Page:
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Billington v Devon County Council Barnstaple, County Court, 4 April 2007

17 April 2007
The issues

Highways Act 1980 – Highways Act 1980 Section 100 – Costs Order in Small Claim – Highway Authority’s liability for flooding or ponding on the highway.

The facts

The Claimant damaged her vehicle whilst driving through flood water on a little used rural lane in North Devon on the 19th October 2005. The Claimant brought proceedings alleging fault on the part of the Defendant in failing to rectify the flooding problem despite prior warning; failing to ensure that the road was safe; and failing to provide a duty of care by ensuring the area was safe for the public to pass.

The Defendant Highway Authority defended the claim in negligence. The County Council’s case was that it had been aware of intermittent ponding problems in this locating. The problems occurred in periods of heavy rainfall only. The County Council, investigating the problem, found that a highway drainage made on land owned by a 3rd party farmer adjacent to the highway, had broken, causing the failure of the highway drainage system. The flooding was an intermittent problem, the highway was in a rural little used area, and no property was affected by the flooding. Accordingly, it was considered a low priority in terms of drainage need. Notwithstanding this however, the County Council took steps to liaise with the land owner to try to rectify the problem. It was acknowledged that the Council had statutory powers under Section 100 of the Highways Act 1980 to provide the highway drainage. To carry out the works itself however would have cost the Council in the region of £12,000-£15,000. Eventually, an agreement was reached with the farmer that the Council would provide the relevant pipes and the farmer would install them. The total cost to the County Council and therefore the tax payer being the in region of £500.00. Unfortunately, it had taken some time to put this arrangement in hand and in the interim, the Claimant’s accident had occurred. The Defendant Council argued that, given the low risk to highway users, the steps taken by the County Council were reasonable.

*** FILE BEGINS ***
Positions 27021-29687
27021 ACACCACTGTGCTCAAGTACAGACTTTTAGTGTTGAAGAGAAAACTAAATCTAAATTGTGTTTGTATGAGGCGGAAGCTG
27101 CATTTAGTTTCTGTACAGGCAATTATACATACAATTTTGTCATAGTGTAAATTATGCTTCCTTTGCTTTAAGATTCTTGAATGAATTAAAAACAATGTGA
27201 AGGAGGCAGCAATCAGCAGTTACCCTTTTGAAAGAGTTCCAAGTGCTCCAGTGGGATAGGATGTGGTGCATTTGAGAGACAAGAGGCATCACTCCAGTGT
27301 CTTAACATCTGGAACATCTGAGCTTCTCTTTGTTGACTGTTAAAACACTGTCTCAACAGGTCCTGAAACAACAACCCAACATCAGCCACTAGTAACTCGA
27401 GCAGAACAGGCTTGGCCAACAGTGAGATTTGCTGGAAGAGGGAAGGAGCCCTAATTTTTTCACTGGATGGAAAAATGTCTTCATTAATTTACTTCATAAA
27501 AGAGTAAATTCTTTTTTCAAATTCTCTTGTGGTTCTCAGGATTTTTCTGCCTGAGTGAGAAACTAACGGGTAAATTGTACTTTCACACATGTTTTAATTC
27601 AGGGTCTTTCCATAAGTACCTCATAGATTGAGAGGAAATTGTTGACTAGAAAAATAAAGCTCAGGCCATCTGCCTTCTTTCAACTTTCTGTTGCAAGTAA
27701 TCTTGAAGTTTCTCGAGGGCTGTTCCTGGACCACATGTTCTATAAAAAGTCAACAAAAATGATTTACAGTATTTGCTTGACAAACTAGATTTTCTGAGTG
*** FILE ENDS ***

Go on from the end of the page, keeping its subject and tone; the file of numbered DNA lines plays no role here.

The claim was pursued to a small claims trial at the Barnstaple County Court.

The decision

At the hearing the Claimant’s applied to amend their Particulars of Claim to plead breach under the Highways Act 1980. The Application was allowed. The Court however found that the Defendant Council could not be held liable for nonfeasance relying on Sandhar v Department of Transport and Thoburn v Northumberland County Council. The Court found that since it was accepted that the drain in question was on third party land this was not the responsibility of the Defendant Council as they had no responsibility to maintain land other than the highway. The Court further found that although Highways Act 1980 Section 100 gave the Defendant Highway Authority there was no duty on which the Claimant could rely.
Claim dismissed.

In relation to costs, the Court was referred to Part 27.14 of the Civil Procedure Rules 1998 and to the Defence which set out that there was no common law duty owed by the Defendant. The Defendant argued that the Claimant had ample time to research the point and to withdraw the claim and accordingly an order for unreasonable costs was made against the Claimant in the sum of £350.00.

For further information please contact Joanne Pruden at jopruden@veitchpenny.co.uk.

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The content on this page is provided for the purposes of general interest and information. It contains only brief summaries of aspects of the subject matter and does not provide comprehensive statements of the law. It does not constitute legal advice and does not provide a substitute for it.

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